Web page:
A permanent fund will be set up to bolster the euro in times of crisis, and the EU will have extra powers of scrutiny over national budgets.

A 2.9% limit on the EU budget increase was also agreed, under UK pressure.

But tough negotiations are expected with the European Parliament, which voted for a 5.9% rise. If no deal is reached by mid-November the 2011 budget will be frozen at the 2010 level.

EU officials said the eurozone had almost collapsed during the Greek debt crisis in May because it lacked a rescue mechanism.

  • Permanent mechanism to replace temporary emergency fund which expires in 2013
  • Tighter EU surveillance of all 27 national budgets
  • Cumulative sanctions, including fines, for countries that exceed EU’s agreed deficit or debt limits
  • Sanctions apply to 25 countries – either in eurozone or planning to join (so UK and Denmark not included)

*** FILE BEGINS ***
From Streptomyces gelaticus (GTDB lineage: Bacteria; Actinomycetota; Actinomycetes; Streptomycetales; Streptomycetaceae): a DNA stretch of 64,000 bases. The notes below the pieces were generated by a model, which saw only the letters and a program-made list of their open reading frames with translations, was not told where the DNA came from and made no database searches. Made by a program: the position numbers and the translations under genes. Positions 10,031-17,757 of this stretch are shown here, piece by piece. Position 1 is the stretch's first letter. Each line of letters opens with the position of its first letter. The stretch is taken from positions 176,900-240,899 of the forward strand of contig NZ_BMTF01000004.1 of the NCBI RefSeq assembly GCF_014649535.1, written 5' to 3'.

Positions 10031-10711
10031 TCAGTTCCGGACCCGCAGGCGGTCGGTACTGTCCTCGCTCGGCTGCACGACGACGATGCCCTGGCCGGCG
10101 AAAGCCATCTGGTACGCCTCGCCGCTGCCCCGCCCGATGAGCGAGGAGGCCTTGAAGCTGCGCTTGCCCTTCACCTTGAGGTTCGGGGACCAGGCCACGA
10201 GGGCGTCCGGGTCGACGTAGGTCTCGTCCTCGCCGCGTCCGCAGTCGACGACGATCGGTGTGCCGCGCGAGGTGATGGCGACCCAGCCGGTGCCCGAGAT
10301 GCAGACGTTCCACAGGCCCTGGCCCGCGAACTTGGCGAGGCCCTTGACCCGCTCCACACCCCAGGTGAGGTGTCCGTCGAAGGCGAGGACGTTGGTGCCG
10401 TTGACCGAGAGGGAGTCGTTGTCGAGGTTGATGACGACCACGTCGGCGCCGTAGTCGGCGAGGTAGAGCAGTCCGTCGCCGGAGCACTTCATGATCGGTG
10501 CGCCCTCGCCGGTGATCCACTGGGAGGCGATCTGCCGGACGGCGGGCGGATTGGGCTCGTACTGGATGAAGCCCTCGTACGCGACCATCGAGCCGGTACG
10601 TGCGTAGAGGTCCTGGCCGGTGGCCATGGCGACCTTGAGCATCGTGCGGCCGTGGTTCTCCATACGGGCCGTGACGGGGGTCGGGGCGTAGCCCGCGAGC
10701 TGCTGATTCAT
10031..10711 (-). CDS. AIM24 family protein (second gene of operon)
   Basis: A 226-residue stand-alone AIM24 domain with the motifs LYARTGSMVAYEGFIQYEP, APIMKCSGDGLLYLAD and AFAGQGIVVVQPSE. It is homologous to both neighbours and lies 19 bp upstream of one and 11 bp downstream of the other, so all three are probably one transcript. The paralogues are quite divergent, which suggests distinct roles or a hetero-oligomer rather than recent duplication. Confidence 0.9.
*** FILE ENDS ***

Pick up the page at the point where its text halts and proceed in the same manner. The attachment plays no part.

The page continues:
• Part of Lisbon Treaty to be changed to make mechanism legally watertight

  • Q&A: EU crisis mechanism
  • Germany wants limited changes to the EU’s Lisbon Treaty to reinforce the changes, but is facing resistance from other countries.

    The leaders will return to Brussels in December, hoping to agree upon any revision, which it is hoped will be ratified in all EU countries by mid-2013.

    Meanwhile, UK Prime Minister David Cameron won backing for his battle against a 5.9% rise in the EU budget.

    Germany and France were among 10 nations supporting Mr Cameron’s attempt to limit the budget increase to 2.9% – a rise that would still cost UK taxpayers roughly £435m (500m euros).

    “Now we have agreed that the EU budget must reflect what we’re doing in our own countries,” Mr Cameron said, describing the deal as “incredibly important”.